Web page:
France has had a number of laws put into place which very much deserve to be called political-correctness-gone-mad. France has famously outlawed the “Muslim” niqab– because there’s no better to protect a woman’s freedom than telling her what she can and can’t wear. France has, on the other extreme, just outlawed prostitution– because the only thing worse than a woman wearing too much clothing is a woman not wearing enough. And because France is a little bit crazy, they have protested similar laws in Iran which require wearing headscarves. Because we can tell you what to wear, but no one else. Because it’s not about choice or freedom of expression or any of that- it’s about enforcing a very rigid style that the state, in its infinite wisdom, has deemed healthy and proper.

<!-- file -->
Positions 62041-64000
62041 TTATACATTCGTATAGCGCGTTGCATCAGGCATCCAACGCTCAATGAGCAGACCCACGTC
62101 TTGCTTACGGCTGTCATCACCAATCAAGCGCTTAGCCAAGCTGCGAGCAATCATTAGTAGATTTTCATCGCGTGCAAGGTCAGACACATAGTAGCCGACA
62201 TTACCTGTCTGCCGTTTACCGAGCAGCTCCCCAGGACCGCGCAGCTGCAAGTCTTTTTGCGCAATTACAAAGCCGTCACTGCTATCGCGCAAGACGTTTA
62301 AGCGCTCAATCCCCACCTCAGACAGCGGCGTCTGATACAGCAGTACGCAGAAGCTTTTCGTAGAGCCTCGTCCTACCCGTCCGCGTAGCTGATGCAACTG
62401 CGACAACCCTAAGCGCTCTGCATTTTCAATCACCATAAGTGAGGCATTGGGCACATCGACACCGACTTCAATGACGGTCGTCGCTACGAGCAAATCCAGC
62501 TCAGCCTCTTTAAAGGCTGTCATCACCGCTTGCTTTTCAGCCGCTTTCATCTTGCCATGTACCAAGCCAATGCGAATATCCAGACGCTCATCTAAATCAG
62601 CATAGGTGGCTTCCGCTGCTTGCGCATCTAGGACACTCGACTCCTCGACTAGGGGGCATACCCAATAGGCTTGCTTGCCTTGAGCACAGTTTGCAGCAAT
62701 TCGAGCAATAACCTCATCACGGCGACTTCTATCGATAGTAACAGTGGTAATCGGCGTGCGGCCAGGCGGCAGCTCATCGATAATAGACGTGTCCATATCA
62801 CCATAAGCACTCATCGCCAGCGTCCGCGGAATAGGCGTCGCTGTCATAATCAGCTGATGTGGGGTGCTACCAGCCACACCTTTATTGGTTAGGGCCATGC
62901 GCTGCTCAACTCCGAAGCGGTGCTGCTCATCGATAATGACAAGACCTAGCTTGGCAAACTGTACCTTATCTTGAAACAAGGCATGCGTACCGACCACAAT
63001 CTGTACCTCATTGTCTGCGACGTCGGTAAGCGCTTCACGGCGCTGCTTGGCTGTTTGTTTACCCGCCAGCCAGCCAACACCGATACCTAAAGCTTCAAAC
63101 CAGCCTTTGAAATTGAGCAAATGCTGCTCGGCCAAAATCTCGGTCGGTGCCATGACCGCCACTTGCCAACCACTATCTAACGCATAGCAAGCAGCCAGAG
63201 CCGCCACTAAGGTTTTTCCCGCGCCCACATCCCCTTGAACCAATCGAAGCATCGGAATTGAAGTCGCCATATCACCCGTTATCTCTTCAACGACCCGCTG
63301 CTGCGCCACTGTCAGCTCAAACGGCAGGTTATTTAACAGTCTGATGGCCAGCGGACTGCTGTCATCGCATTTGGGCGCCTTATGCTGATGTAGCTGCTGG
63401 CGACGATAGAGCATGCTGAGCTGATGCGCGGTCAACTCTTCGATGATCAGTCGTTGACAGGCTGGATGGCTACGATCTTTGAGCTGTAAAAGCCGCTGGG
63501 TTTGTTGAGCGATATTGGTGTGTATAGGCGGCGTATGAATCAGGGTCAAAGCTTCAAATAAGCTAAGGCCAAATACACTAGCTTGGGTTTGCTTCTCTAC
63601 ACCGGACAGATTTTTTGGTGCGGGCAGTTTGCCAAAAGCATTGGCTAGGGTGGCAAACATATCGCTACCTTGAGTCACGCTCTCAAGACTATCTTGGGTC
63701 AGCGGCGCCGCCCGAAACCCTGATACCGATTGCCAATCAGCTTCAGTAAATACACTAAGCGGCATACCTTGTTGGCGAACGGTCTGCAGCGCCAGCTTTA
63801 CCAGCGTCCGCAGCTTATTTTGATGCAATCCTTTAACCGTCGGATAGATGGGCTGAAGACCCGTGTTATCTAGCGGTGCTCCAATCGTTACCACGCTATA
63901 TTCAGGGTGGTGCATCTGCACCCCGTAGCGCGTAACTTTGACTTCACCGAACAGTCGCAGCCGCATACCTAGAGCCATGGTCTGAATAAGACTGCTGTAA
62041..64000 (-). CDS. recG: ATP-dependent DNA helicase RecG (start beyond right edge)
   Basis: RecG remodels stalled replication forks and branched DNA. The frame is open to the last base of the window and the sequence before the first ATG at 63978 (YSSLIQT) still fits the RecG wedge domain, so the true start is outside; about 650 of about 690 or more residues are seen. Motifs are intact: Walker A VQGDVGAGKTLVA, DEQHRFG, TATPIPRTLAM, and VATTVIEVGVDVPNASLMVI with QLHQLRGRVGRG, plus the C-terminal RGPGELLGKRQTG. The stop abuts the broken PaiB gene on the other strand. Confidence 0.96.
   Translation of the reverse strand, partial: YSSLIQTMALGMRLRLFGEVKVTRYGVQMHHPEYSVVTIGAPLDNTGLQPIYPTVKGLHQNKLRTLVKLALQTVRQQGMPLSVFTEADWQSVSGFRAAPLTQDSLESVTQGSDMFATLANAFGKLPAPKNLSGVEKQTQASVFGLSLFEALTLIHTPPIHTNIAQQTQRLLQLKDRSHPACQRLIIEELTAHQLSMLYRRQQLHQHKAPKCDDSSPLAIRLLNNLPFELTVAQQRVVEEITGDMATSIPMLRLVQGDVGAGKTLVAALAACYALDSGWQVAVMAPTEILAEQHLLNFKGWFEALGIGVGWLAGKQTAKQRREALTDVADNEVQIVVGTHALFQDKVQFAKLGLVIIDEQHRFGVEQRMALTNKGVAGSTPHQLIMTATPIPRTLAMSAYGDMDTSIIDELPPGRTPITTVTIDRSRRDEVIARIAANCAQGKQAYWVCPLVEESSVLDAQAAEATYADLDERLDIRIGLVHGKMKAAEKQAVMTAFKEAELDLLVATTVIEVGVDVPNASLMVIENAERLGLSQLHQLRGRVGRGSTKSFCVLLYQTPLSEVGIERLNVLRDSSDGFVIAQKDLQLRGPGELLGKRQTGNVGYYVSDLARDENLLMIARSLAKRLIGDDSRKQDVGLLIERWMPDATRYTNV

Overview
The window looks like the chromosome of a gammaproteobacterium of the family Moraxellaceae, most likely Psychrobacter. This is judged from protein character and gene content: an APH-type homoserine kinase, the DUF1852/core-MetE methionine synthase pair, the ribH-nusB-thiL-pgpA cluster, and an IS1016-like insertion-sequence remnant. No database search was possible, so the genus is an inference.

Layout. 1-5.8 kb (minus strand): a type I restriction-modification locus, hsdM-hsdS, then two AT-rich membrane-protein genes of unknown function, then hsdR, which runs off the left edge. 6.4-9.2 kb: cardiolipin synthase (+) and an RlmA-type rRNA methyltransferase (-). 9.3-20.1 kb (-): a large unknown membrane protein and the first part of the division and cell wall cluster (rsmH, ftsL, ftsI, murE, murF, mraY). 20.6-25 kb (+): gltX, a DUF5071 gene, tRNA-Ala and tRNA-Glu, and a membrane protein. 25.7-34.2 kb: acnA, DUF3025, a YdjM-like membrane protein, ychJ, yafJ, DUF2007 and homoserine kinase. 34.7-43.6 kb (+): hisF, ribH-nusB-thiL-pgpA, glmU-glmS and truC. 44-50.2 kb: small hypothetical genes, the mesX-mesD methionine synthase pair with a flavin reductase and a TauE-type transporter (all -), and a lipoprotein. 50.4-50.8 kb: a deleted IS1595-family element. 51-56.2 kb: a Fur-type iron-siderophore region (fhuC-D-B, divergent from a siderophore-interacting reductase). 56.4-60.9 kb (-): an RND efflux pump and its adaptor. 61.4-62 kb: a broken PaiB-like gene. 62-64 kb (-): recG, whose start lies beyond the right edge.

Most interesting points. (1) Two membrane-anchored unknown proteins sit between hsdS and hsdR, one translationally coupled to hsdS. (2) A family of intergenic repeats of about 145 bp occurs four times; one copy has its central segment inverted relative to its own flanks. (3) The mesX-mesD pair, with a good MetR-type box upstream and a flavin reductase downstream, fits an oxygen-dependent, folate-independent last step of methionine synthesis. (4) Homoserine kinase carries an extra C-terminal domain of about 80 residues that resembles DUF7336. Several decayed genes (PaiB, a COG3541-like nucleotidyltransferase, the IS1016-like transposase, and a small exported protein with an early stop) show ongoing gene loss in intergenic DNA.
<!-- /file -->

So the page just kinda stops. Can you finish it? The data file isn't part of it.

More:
That is political correctness and it is not coming from Millennials.

I wasn’t able to get a full list of the age of every member of the National Assembly, so I wound up having to go through ’em one at a time, and let me tell you, it’s not exactly a youthful place. Again- bag on the gross excesses of sensitivity all you want- just don’t be expecting to be blaming on kids these days.

Is that so much to ask?

A little bit of fairness?

I’m not asking for previous generations to like Millennials- I’m not even going to ask to be respected. But for ****’s sake, could we stop being used as the scapegoat for society’s ills?

We’re not always the nicest folks ourselves, but I don’t believe I’ve ever seen a Vine or YouTube sketch where kids ask Boomers/X-ers to kill themselves.

Seriously, SNL- what the ****?

So just… ease up, I guess.

People who live in glass houses probably shouldn’t cast stones. Especially when those glasses houses are being foreclosed on.

Yeah, that’s a subprime mortgages joke.

Always end on a strong one- you know how we do it.